Abstract: In the realm of scientific inquiry, forecasting emerges as both a captivating domain of exploration and a pivotal methodology employed across industrial, governmental, and academic spheres. Illustrative examples encompass demand and inventory planning, electrical load prognostication, fiscal allocation for capital projects, pricing dynamics, machinery's predictive upkeep, macroeconomic projections, and supply chain predictions, among others.
The quintessence of forecasting often hinges on time series data, a form of data that is omnipresent, transcending the confines of data science and artificial intelligence disciplines. To elucidate, one might consider the monthly tabulations of initial unemployment claims, granular stock price fluctuations, corporate sales metrics on a weekly basis, daily pedometer readings from wearables, sensor-derived machinery performance metrics, and pivotal business function indicators, just to name a few.
Yet, it is imperative to recognize that time series data is distinct from cross-sectional data, primarily due to its inherent temporal dependence. This sequential linkage offers a conduit to extrapolate forthcoming data points in the series. In certain scenarios, amalgamating multiple time series can harness the interplay of temporal dynamics, thereby enhancing the forecasting precision. Predominantly, the analytical arsenal for time series data is enriched by methodologies stemming from statistical and machine learning paradigms. Recent advancements in time series analysis have also embraced the prowess of deep learning methodologies. Consequently, for any discerning data scientist, it is indispensable to be adept with time series statistical and machine learning algorithms.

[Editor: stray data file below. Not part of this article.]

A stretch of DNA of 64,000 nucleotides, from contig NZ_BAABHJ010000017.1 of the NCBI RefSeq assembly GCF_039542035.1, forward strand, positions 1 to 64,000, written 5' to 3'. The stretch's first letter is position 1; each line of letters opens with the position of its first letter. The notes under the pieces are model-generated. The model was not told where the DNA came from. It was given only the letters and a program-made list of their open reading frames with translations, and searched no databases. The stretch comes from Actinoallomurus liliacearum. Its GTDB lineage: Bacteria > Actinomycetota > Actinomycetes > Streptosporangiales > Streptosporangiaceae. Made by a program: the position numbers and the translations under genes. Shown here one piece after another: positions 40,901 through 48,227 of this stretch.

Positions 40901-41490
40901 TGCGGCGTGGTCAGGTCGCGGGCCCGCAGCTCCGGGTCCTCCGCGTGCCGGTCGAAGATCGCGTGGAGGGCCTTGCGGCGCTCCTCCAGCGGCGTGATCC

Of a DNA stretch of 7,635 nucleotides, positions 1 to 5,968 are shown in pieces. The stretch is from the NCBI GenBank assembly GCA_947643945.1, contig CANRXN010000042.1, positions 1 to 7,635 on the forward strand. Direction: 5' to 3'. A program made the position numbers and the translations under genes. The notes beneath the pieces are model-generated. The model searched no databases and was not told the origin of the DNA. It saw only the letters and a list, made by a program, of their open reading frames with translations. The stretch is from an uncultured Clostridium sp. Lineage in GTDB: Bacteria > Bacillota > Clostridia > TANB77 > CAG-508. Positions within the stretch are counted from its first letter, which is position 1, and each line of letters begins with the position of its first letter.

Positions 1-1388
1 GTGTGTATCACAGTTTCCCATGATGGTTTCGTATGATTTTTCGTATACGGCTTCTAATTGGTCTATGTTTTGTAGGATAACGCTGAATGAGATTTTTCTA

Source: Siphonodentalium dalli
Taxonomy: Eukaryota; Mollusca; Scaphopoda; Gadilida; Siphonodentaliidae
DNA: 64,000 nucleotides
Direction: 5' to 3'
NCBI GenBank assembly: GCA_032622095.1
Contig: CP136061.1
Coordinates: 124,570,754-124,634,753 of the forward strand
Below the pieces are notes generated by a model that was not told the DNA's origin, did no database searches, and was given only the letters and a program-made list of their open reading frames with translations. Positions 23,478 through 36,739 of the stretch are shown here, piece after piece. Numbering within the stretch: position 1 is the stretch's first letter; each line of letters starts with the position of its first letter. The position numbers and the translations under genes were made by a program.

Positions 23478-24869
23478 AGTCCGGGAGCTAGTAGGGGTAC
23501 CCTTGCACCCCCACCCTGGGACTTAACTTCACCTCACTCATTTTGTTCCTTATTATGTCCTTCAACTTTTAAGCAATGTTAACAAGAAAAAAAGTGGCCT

This tutorial, spanning a duration of three hours, is designed to serve as a primer for novices in the domain of time series analysis. It endeavors to elucidate both the foundational statistical models and the “modern” techniques pertinent to time series forecasting. The tutorial will be bifurcated into two sections, each extending for approximately 1.5 hours with a 15-minute break in between.